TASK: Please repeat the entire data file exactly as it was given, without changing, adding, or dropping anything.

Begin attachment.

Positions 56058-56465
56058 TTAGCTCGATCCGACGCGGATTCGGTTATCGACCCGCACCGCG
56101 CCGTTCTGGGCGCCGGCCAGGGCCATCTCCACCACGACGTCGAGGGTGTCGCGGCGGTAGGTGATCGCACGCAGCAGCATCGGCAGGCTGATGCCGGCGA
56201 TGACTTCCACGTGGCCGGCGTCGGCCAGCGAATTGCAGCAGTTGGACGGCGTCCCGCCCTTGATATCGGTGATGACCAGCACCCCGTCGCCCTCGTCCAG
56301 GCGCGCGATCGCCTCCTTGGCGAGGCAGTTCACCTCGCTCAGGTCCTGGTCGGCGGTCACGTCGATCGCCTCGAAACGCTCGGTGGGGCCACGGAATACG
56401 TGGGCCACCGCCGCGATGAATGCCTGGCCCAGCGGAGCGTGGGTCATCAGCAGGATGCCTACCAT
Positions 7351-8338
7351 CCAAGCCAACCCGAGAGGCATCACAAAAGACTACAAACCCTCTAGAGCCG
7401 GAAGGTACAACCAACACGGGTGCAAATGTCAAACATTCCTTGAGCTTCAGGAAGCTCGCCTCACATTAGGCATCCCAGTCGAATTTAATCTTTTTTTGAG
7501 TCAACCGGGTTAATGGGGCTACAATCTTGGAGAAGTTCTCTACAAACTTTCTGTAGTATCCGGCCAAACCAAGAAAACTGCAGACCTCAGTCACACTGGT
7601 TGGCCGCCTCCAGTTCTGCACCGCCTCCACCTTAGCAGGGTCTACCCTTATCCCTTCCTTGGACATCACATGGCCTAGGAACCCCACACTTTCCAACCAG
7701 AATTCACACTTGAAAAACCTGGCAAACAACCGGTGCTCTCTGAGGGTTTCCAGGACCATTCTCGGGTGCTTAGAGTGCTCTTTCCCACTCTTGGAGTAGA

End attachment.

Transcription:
Positions 56058-56465
56058 TTAGCTCGATCCGACGCGGATTCGGTTATCGACCCGCACCGCG
56101 CCGTTCTGGGCGCCGGCCAGGGCCATCTCCACCACGACGTCGAGGGTGTCGCGGCGGTAGGTGATCGCACGCAGCAGCATCGGCAGGCTGATGCCGGCGA
56201 TGACTTCCACGTGGCCGGCGTCGGCCAGCGAATTGCAGCAGTTGGACGGCGTCCCGCCCTTGATATCGGTGATGACCAGCACCCCGTCGCCCTCGTCCAG
56301 GCGCGCGATCGCCTCCTTGGCGAGGCAGTTCACCTCGCTCAGGTCCTGGTCGGCGGTCACGTCGATCGCCTCGAAACGCTCGGTGGGGCCACGGAATACG
56401 TGGGCCACCGCCGCGATGAATGCCTGGCCCAGCGGAGCGTGGGTCATCAGCAGGATGCCTACCAT
Positions 7351-8338
7351 CCAAGCCAACCCGAGAGGCATCACAAAAGACTACAAACCCTCTAGAGCCG
7401 GAAGGTACAACCAACACGGGTGCAAATGTCAAACATTCCTTGAGCTTCAGGAAGCTCGCCTCACATTAGGCATCCCAGTCGAATTTAATCTTTTTTTGAG
7501 TCAACCGGGTTAATGGGGCTACAATCTTGGAGAAGTTCTCTACAAACTTTCTGTAGTATCCGGCCAAACCAAGAAAACTGCAGACCTCAGTCACACTGGT
7601 TGGCCGCCTCCAGTTCTGCACCGCCTCCACCTTAGCAGGGTCTACCCTTATCCCTTCCTTGGACATCACATGGCCTAGGAACCCCACACTTTCCAACCAG
7701 AATTCACACTTGAAAAACCTGGCAAACAACCGGTGCTCTCTGAGGGTTTCCAGGACCATTCTCGGGTGCTTAGAGTGCTCTTTCCCACTCTTGGAGTAGA